Nathaniel glanced over his shoulder now and then to gauge Curiosity's pace. Thus far she showed no signs of tiring, in spite of the late hour and interrupted sleep. Frontier women, his father often said. When one of their own is in need, they can set creation on its ear.
He had set out to fetch her almost twenty-four hours ago. She was his father-in-law's housekeeper, but Curiosity Freeman was more than that: Elizabeth's friend, and his own, the clearest head in the village and the closest thing Paradise had to a doctor since Richard Todd had decided to spend the winter in Johnstown; she had always been a better midwife, anyway. With a midwife's sense of timing, she had been ready for him, her basket packed. She wiped the flour from her hands and arms and passed the kneading over to her daughter, calling out to her husband, Galileo, that she was on her way. Judge Middleton was still abed, and they left without disturbing him.
"Let him sleep," she had said, strapping on her snowshoes. "Ain't nothing a man can do to ease a daughter in labor anyways, and my Polly will see to his breakfast. Did you send Anna word? I'd be glad of her help, with the rest of your womenfolk away."
"Liam's gone to fetch her."
"Let's get moving, then. First children ain't usually in a hurry, but you never know."
2. How does Elizabeth react to the knowledge that Nathaniel and their children are heirs to an earldom in Scotland? How is this comforting or not?
3. How is Hannah’s medical education enhanced by her association with the Hakim? How does she reconcile what she learns with what knows from her Mohawk-Scots ancestors who were healers?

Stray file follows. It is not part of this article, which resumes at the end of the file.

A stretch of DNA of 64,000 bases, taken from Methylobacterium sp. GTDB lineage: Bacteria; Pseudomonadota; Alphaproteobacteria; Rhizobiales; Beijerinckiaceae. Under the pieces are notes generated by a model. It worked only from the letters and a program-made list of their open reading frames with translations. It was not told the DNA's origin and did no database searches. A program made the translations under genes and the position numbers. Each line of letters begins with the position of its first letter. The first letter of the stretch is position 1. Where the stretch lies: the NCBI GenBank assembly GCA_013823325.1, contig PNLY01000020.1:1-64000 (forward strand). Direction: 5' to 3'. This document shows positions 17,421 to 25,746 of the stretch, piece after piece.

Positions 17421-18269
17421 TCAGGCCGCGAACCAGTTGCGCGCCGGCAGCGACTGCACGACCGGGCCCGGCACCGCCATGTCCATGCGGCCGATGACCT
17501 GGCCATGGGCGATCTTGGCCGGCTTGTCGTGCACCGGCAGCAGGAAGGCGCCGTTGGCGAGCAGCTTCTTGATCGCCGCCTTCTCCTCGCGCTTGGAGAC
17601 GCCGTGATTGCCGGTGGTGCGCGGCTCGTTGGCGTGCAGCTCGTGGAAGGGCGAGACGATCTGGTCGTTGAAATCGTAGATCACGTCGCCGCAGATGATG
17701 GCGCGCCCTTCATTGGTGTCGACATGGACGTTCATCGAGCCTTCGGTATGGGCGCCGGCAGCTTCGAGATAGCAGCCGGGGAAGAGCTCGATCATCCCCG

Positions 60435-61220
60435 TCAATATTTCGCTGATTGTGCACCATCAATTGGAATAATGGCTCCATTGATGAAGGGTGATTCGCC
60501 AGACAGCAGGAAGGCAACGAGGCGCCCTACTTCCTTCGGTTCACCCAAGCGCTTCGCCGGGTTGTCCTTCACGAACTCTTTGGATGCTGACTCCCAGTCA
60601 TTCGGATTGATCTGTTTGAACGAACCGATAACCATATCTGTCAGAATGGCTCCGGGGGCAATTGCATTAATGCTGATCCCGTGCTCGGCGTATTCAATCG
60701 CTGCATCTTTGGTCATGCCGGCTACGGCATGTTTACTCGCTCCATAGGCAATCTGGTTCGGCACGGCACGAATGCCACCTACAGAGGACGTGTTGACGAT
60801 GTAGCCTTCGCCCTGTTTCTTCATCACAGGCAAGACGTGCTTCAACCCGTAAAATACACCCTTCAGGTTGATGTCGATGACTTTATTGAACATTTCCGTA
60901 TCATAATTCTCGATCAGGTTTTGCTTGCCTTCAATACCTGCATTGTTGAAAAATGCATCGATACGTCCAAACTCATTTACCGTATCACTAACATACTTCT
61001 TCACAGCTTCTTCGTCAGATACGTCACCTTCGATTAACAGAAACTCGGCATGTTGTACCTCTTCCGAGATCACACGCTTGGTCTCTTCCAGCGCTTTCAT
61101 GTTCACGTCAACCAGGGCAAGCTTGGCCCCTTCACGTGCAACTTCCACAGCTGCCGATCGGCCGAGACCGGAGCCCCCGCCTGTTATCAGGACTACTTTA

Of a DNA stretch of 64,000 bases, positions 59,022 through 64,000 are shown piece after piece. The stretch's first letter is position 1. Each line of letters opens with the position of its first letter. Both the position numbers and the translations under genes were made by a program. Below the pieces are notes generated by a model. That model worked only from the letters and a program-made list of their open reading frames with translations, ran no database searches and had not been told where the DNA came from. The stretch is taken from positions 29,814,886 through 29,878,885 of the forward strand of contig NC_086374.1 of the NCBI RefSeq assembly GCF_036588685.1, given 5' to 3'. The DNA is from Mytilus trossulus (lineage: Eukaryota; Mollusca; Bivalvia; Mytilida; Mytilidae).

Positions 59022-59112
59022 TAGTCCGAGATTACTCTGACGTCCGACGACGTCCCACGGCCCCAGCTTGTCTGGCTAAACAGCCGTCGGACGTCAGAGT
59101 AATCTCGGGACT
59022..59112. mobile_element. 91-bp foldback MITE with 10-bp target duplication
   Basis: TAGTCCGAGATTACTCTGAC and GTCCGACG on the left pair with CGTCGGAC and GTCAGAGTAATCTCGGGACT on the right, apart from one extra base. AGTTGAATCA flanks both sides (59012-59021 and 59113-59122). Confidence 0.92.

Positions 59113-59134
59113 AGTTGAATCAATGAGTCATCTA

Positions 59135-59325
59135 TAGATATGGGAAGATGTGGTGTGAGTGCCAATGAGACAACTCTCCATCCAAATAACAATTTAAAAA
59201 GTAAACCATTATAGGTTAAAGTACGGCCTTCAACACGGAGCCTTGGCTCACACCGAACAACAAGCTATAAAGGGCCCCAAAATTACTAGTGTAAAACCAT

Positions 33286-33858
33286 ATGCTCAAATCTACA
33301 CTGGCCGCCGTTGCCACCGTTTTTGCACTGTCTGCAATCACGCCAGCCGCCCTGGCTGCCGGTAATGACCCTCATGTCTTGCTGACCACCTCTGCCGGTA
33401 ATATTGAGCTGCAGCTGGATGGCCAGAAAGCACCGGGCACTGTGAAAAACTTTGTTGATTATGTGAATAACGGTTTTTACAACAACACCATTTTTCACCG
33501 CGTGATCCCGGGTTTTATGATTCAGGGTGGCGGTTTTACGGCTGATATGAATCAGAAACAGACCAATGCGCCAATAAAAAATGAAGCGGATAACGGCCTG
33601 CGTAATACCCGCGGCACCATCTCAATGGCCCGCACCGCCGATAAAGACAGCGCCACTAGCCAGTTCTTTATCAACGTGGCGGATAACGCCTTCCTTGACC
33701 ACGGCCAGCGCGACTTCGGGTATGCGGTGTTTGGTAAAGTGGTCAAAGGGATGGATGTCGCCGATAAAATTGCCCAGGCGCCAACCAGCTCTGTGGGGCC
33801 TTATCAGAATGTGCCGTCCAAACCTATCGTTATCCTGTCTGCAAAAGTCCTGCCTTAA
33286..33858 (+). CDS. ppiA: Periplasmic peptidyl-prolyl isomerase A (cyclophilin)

Questions for readers of any of Sara Donati's Wilderness novels:
1. The northern and northwestern part of New York State was the nation’s untamed frontier in the late 18th and early 19th Century, the era of the Wilderness series. How does this frontier experience differ from that of the traditional western or “wagons west” description of America’s wilder places? How is it the same? Why was the settlement of upper New York State significant to people in Canada? To England? To France? To Holland?
2. Why is settlement by Europeans significant to the Native Peoples–and how do settlers like the Bonner family and others in the town of Paradise both complement and conflict with them? What roles do the slaves and the freed slaves, serve?
3. Discuss the Freeman family’s activities in aiding runaway slaves’ flight to freedom. Do you think they helped these people, or contributed to setting the stage for continuing and future conflict for them? What role did the African Free School, and Manny Freeman’s association with it, play in the abolition of slavery? Do you think the Gradual Manumission Act was devised in a fair manner?
4. Most of the characters in this book have dealt with an eminent amount of loss. How have these losses shaped the characters’ weaknesses and strengths?